Konami’s Silent Hill cast players as protagonist Harry Mason as he attempts to find his daughter Cheryl after having a car accident on the outskirts of the eponymous sleepy American town. Within minutes of booting up the game, gamers will chase Cheryl through the vacant streets of the town, following her down a deserted alleyway. Here, players are first greeted by the sight of a mauled dog, its intestines strewn across the alley like silly string at a kid’s birthday party. If they are able to press on past this gruesome sight, players will wander into a maddening world of darkness and steel, of stinging rain falling from the black abyss above, and skinned corpses wrapped in barbed wire and pinned to chain-link fences that encase the area. Before you have any hope of finding you bearings, Harry is surrounded by a mob of grey skinned “children” wielding knives. With no weapons, and no real escape, players will inevitably be carved up by these miniature monsters, only to awaken within a nearby dinner with not a scratch on them. What. The. Hell.
Needless to say, the opening moments of Silent Hill are among the most frightening in gaming history, and it only ramps up from there. Throughout the game you will be chased through the dark streets by laughing ape-like creatures, wander through an abandoned hospital fighting off crazed nurses, and even watch as one of the only friendly faces you encounter literally falls apart into a bloody heap. It’s funny to me now to think that in a game that contains all of this, what made me shut it off and drop it for a good month is when an innocent little kitty cat jumps out of a locker while searching the deserted school. “That game is so stupid,” I remember telling my mom in a childish attempt to mask the overwhelming fear the whole experience gave to me.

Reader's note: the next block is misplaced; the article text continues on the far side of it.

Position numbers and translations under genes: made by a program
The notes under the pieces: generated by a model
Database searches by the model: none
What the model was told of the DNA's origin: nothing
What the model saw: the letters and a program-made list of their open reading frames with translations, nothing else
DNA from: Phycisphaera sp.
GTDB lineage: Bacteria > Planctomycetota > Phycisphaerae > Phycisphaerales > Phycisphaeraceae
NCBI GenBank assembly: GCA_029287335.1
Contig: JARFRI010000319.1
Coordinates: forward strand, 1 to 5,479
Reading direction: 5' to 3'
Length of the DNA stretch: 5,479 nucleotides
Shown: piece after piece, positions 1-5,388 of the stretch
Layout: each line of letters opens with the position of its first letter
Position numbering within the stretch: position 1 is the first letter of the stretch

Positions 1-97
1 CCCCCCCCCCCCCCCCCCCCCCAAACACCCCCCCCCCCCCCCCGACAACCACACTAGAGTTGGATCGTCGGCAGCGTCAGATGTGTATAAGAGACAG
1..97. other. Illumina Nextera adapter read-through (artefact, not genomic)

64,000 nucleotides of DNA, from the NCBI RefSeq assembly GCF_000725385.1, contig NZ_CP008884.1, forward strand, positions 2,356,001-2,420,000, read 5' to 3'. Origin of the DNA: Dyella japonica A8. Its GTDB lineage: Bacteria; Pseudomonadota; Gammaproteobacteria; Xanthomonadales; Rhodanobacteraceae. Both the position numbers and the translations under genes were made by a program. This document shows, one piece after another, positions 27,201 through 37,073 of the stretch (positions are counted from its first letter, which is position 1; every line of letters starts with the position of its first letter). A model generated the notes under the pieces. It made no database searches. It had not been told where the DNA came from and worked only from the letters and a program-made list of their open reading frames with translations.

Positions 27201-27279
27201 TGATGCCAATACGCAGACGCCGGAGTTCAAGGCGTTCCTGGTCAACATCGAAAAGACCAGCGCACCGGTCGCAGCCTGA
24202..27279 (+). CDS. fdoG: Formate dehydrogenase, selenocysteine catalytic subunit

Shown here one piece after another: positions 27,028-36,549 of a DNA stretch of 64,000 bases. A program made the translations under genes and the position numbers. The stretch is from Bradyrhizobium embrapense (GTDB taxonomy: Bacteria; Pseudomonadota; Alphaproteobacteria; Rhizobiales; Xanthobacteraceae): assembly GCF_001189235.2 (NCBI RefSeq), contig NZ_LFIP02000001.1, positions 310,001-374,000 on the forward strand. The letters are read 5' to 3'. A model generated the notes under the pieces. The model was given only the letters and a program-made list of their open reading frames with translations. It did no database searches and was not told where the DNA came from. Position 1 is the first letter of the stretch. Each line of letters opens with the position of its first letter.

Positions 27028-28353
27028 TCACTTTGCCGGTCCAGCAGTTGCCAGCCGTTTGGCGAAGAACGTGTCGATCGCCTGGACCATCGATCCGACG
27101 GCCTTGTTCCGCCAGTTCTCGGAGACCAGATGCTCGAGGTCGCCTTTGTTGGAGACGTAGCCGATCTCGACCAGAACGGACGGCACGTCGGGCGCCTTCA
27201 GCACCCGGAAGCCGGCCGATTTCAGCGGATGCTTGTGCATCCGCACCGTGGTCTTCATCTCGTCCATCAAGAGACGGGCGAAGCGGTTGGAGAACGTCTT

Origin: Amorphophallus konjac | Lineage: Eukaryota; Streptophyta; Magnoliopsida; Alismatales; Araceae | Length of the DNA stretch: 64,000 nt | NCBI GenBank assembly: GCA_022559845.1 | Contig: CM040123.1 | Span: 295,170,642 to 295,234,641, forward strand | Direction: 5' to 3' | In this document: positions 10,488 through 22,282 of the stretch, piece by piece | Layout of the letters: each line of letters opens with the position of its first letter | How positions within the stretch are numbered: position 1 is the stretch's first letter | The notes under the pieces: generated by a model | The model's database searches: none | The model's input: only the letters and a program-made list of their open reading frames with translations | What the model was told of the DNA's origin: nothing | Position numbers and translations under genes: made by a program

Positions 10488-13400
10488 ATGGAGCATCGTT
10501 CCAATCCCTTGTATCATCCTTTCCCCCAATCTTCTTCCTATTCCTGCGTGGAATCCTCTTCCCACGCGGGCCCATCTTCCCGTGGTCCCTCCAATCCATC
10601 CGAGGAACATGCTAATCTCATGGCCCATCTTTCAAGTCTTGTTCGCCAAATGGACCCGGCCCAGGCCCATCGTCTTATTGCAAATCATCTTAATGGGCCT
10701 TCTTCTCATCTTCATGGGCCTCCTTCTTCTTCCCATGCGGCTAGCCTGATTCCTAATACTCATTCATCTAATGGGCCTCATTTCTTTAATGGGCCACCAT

I’d return to Silent Hill some weeks later (and countless times over the years), and the franchise would go on to become one of my absolute favorites in the gaming world. I like to think that if it didn’t go to such horrifying extremes in those opening moments, the series never would have made such an impact on me as it has.
That, and also the stupid jump scare with that damn cat.
Share Your Spooky Memories with Us
Certainly you have some chilling video game memories of your own. Perhaps it’s from an established horror franchise like Resident Evil, Dead Space, or Alone in the Dark; or maybe it comes from being completely startled by a monstrous piano in a game starring a cartoon plumber. Either way, we want to hear the stories of when video games sent shivers down your spine. Tell us a scary tale in the comments section below, as well as on our social media pages. We’ll be waiting.
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The Boss Rush Podcast is the flagship podcast of Boss Rush Media and The Boss Rush Network. Each week, Corey, LeRon, Stephanie, Edward, and their friends from around the internet come together to talk their week in games, entertainment, and more while also bringing topics for conversation, answer listener and community questions, and cover major news and events happening in the video game industry. Watch The Boss Rush Podcast live on Wednesday Nights on Twitch at 8:30PM ET / 5:30PM PT or on Friday mornings at 7AM ET on YouTube and podcast services everywhere. Thanks for listening! You can also get this episode one week early on Patreon.